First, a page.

We want to draw our students into a closer relationship with God! And one of the ways we can do that is by helping them to worship the God who created them and sent Jesus.
But let’s be real, sometimes it looks like our students are falling asleep in worship.
Or, at least, they are more interested in their phones than in worshipping Jesus.
So how can we help students be more engaged in worship? Here are seven things to think about to help students engage in worship during youth group!
Let Them Be A Part of the Planning
Are students helping to plan the worship experience? If not, give them a seat at the table! Help them to see how the night is put together. Let them choose the songs. Give them the reins to whatever worship experience you would like to happen.
When students take leadership roles, they engage far more than when they are solely participating.
Take a Step Back
Are you up front and leading the moment? Take a step back and let students do it. They are more than capable of praying, singing, teaching, and leading. See how their peers engage when it’s not the “adults” in the room who are in charge, but the others who are on the same page as they are!
Encourage Them to Pray
Remind students that we get to talk to God! Let them pray beforehand as you plan. Let them pray as you set up. Help them lead in prayer during the actual worship service. Lead them in a prayer of thanks afterward. Help them cover the entire worship experience in prayer so they feel more engaged in worship and with their creator!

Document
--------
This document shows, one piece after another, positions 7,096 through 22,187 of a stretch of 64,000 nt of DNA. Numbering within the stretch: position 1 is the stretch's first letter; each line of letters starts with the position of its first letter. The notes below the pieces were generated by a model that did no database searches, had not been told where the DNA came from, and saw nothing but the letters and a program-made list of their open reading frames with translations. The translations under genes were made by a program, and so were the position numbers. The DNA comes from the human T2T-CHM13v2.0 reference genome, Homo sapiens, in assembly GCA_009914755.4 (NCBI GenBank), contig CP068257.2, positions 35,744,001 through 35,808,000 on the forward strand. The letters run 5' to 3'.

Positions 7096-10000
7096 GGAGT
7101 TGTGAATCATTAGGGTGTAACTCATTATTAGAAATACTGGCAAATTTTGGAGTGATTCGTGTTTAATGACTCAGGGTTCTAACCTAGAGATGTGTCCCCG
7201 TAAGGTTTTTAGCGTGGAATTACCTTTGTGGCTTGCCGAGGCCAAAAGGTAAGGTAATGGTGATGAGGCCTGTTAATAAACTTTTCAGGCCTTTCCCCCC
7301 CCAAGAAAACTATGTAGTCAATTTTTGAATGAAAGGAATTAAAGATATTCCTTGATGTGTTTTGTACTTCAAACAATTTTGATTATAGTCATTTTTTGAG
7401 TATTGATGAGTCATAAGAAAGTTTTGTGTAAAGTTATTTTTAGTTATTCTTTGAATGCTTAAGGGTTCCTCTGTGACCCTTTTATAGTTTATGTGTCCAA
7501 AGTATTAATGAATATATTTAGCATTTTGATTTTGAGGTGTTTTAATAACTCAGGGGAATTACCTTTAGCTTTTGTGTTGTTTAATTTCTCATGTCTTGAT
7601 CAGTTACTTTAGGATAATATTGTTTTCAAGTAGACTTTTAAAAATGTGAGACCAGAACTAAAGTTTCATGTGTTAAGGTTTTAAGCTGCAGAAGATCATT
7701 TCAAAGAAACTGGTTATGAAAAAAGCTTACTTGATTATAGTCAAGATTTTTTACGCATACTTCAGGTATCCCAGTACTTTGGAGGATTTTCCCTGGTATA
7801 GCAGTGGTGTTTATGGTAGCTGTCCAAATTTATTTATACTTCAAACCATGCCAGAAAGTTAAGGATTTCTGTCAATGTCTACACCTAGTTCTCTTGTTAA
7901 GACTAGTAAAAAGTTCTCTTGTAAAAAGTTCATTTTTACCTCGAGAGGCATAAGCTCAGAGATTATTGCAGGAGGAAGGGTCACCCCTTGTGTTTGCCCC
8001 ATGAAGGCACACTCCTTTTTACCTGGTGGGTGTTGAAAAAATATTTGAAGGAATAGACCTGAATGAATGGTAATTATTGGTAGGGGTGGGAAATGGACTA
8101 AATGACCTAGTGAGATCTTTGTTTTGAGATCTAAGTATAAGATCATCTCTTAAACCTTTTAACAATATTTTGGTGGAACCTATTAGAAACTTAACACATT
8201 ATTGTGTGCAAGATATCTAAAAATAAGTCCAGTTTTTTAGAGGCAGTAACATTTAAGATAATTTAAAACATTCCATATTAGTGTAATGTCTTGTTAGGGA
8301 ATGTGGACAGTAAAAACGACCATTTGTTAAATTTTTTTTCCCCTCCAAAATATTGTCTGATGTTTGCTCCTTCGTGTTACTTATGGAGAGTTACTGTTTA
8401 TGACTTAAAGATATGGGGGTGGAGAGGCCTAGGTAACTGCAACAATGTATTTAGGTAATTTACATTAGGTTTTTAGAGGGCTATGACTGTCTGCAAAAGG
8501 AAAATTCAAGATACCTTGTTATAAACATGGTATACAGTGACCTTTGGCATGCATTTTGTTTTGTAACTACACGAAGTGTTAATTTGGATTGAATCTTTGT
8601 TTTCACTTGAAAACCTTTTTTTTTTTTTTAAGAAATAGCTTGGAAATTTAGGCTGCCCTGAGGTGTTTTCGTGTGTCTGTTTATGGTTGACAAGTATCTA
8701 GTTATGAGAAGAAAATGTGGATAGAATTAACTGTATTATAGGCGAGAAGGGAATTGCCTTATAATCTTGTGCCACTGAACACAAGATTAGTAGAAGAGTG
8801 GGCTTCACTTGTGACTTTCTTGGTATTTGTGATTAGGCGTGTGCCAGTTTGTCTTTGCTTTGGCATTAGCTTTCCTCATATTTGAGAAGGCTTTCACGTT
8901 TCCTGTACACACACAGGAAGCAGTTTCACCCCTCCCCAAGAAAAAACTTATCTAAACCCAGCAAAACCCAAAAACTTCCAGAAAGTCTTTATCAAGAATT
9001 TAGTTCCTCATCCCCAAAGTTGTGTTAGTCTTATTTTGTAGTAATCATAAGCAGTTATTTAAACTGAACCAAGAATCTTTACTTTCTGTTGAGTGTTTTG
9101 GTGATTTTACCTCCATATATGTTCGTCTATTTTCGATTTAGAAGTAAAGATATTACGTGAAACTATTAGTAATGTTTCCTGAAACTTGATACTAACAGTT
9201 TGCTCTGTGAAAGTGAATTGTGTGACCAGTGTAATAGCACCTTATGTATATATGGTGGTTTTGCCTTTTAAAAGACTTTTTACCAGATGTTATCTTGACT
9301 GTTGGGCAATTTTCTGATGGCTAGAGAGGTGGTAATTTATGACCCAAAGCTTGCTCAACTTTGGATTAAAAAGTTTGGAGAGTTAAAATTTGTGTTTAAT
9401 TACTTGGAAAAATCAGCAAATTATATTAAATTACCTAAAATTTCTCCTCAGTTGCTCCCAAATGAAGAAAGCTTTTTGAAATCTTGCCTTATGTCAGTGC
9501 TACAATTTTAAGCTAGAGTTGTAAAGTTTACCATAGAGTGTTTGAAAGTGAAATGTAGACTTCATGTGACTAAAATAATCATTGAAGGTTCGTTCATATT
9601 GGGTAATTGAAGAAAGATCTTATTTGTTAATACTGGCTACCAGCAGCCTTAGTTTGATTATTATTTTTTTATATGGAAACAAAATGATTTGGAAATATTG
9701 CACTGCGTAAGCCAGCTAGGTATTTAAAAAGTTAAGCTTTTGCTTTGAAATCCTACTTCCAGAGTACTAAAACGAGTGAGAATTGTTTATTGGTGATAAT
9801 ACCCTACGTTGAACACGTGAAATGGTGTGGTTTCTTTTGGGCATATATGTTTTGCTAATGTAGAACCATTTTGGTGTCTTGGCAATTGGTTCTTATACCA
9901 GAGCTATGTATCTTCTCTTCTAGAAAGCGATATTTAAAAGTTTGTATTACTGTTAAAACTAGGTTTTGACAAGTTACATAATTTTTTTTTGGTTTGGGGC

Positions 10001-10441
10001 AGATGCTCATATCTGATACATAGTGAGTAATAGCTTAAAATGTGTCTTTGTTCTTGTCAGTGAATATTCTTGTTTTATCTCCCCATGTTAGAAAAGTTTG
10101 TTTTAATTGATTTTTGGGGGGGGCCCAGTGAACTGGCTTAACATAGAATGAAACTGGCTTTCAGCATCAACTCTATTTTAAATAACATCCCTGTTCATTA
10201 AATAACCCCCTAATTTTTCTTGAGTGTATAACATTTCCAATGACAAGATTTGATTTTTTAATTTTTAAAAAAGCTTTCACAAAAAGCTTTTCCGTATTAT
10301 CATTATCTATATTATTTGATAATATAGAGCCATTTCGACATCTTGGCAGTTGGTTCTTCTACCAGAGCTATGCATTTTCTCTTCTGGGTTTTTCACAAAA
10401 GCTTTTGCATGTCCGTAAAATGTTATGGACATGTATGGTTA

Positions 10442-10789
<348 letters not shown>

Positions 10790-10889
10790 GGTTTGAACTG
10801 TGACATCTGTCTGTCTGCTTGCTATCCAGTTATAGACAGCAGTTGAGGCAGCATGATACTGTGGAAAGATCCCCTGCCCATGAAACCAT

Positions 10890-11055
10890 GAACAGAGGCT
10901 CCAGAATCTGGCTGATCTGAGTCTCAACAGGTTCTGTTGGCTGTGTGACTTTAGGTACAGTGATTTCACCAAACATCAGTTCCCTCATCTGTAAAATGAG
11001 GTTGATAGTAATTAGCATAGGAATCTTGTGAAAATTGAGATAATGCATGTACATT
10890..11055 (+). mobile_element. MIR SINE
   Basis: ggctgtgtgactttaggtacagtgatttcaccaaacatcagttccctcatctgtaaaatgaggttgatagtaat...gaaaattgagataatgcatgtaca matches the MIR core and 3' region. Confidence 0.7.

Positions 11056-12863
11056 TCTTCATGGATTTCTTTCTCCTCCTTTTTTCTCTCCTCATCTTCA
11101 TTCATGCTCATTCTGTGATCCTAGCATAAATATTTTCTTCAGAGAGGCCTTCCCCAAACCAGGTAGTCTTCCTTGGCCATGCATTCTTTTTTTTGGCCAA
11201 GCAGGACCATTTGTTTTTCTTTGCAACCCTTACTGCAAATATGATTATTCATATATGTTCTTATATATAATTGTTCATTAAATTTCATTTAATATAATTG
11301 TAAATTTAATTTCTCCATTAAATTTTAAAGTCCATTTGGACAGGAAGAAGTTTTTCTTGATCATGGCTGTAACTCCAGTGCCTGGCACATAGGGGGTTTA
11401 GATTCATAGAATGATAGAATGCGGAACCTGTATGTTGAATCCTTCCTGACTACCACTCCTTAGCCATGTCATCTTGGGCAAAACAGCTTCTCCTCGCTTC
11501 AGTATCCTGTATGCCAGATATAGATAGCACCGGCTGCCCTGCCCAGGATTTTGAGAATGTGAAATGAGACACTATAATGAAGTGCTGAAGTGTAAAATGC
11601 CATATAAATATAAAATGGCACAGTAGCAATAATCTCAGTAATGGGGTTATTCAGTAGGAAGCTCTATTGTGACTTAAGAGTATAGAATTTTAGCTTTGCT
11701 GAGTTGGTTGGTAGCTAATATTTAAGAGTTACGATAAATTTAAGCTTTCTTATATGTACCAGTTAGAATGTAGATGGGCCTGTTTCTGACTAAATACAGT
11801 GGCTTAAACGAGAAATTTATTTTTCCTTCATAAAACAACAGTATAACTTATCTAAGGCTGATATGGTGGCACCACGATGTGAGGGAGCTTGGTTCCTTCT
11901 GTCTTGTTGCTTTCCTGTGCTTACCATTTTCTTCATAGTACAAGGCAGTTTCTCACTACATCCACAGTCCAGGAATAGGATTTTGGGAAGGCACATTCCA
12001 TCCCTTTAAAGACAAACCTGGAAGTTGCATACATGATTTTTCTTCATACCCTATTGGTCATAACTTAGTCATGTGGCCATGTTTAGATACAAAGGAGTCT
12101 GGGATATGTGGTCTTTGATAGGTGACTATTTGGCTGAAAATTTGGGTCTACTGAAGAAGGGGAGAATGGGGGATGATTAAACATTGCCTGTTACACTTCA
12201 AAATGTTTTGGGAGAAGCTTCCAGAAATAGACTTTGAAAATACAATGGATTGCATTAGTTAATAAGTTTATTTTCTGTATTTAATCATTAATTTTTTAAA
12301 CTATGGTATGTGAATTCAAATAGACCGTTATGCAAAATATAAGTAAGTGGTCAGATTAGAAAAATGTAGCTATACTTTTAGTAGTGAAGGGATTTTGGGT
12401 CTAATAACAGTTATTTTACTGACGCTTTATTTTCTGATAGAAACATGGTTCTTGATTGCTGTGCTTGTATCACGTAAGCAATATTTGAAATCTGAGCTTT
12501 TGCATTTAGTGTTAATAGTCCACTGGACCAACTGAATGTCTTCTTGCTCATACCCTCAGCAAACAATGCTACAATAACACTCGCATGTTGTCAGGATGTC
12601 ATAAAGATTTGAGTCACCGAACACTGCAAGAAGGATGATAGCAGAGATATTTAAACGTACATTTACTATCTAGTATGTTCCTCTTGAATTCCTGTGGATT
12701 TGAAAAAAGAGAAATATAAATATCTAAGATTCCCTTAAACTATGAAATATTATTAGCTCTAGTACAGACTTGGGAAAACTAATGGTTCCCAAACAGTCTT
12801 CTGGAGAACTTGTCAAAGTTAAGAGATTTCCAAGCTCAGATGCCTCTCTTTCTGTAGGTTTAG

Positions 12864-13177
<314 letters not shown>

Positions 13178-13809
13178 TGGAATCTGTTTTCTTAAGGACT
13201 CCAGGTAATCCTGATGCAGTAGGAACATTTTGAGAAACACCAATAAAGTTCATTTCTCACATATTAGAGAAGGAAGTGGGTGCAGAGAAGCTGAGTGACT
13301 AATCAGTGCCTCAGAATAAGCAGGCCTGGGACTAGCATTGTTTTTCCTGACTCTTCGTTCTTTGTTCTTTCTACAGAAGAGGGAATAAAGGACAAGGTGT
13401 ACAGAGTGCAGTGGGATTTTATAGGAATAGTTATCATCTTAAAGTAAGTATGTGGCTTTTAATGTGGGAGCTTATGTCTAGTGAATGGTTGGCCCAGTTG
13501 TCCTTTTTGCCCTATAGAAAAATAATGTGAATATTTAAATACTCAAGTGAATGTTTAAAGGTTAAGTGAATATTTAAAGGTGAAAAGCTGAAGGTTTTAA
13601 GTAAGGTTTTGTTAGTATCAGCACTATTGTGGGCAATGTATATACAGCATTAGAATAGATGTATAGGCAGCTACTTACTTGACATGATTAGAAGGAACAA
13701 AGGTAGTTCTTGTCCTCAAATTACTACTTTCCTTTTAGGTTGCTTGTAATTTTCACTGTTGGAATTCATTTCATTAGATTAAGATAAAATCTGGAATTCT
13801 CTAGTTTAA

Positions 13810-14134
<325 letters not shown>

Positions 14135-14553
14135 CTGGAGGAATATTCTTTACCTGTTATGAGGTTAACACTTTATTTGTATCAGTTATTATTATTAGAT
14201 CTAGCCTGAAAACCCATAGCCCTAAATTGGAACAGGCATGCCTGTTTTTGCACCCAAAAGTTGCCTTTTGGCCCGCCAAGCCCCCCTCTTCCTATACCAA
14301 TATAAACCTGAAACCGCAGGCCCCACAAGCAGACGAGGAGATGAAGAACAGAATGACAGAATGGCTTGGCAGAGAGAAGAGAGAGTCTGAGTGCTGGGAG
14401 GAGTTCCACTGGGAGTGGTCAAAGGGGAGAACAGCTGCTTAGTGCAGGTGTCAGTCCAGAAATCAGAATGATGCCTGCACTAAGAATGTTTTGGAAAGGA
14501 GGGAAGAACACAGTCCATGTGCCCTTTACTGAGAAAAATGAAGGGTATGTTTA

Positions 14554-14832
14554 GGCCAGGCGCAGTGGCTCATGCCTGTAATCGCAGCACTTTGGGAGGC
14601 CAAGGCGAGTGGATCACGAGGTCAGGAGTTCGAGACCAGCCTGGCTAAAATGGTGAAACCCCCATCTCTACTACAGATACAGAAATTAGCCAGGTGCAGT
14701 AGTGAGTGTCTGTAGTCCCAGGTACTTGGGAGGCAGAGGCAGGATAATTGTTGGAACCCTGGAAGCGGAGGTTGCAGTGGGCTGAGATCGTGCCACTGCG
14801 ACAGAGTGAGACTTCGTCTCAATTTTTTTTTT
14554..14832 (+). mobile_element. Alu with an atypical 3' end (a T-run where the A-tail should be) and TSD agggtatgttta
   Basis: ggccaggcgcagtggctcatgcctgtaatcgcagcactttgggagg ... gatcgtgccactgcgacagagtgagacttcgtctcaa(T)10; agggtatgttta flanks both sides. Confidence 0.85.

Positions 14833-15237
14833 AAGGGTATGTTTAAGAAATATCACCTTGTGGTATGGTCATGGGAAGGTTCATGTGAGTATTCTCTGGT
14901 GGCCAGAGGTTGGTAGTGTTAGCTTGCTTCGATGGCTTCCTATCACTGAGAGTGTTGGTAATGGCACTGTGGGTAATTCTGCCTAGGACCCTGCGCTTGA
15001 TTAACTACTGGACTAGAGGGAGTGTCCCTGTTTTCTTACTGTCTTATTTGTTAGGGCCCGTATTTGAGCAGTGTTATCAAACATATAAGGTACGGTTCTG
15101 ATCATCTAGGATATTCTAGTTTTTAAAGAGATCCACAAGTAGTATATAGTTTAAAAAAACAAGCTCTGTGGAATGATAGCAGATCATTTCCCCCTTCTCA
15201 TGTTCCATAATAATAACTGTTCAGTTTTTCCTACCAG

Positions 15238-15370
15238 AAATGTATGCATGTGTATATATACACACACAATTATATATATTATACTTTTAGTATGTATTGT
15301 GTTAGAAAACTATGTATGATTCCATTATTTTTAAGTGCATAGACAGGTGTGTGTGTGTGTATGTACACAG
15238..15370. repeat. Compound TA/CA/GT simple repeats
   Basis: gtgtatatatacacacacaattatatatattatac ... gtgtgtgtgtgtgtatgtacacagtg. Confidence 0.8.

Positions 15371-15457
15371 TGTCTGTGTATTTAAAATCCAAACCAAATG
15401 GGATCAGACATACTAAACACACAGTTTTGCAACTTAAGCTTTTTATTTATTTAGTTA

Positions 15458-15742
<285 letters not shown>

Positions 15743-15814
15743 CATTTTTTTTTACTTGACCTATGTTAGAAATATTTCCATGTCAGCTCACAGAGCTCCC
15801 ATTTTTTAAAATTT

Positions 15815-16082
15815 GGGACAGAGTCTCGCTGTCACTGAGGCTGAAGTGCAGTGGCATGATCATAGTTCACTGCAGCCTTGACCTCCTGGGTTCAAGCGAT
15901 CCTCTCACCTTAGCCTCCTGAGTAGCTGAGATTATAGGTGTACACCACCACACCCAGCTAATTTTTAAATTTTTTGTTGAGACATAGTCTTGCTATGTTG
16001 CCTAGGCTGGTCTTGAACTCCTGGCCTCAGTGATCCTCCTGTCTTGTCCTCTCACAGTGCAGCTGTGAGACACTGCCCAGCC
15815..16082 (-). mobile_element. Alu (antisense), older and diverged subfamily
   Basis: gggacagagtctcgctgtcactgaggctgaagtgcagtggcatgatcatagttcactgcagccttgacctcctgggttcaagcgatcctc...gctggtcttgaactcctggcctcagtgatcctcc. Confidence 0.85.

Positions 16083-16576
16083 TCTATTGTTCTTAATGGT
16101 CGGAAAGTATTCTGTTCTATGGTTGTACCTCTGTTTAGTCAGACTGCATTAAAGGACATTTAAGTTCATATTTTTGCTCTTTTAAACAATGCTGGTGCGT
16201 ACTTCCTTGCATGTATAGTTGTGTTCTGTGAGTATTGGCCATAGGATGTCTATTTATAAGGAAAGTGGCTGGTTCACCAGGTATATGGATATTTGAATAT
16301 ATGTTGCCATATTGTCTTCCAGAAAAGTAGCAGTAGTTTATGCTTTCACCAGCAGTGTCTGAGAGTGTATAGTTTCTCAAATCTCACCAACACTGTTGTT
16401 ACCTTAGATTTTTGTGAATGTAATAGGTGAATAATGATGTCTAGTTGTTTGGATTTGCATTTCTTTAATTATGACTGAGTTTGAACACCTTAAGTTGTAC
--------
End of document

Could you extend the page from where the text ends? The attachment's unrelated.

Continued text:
Worship in a Different Space
Are you in the same room every time you have a worship service? Think about being in a different space! As it gets colder, consider having an outdoor bonfire experience. Or maybe a different room in your building. Get students out of what they are used to to help them focus on what is in front of them.
Keep An Eye on the Clock
I remember a friend of mine was in a band that did a lot of youth retreats. LOTS of youth pastors asked them to do an hour-long worship set. It sounded great. In theory. But the reality was that students checked out a long time before the hour was up. Longer doesn’t mean a more worshipful experience. Plan things on purpose. And remember that a shorter service can be just as engaging.
Help Them Process
Sometimes, students can have a hard time understanding what they feel or think during a worship service. Help them walk through it by making observations and asking questions like, “I see you’re really quiet. Are you trying to think about what we just did?” or, “You were crying during the worship service. Was there any one thought or thing that you really connected with?”
Let Them Journal
I love a journal. Mostly because I can look back on the thoughts I had in a really emotional or connected moment and reflect on them better. Encourage students to write down their thoughts so they can think about them after the moment has passed. It’ll serve as a great reminder when they need it!
What are some other ways you may think to have students worship?
If you’re looking for an idea for your next worship night, check out these resources below!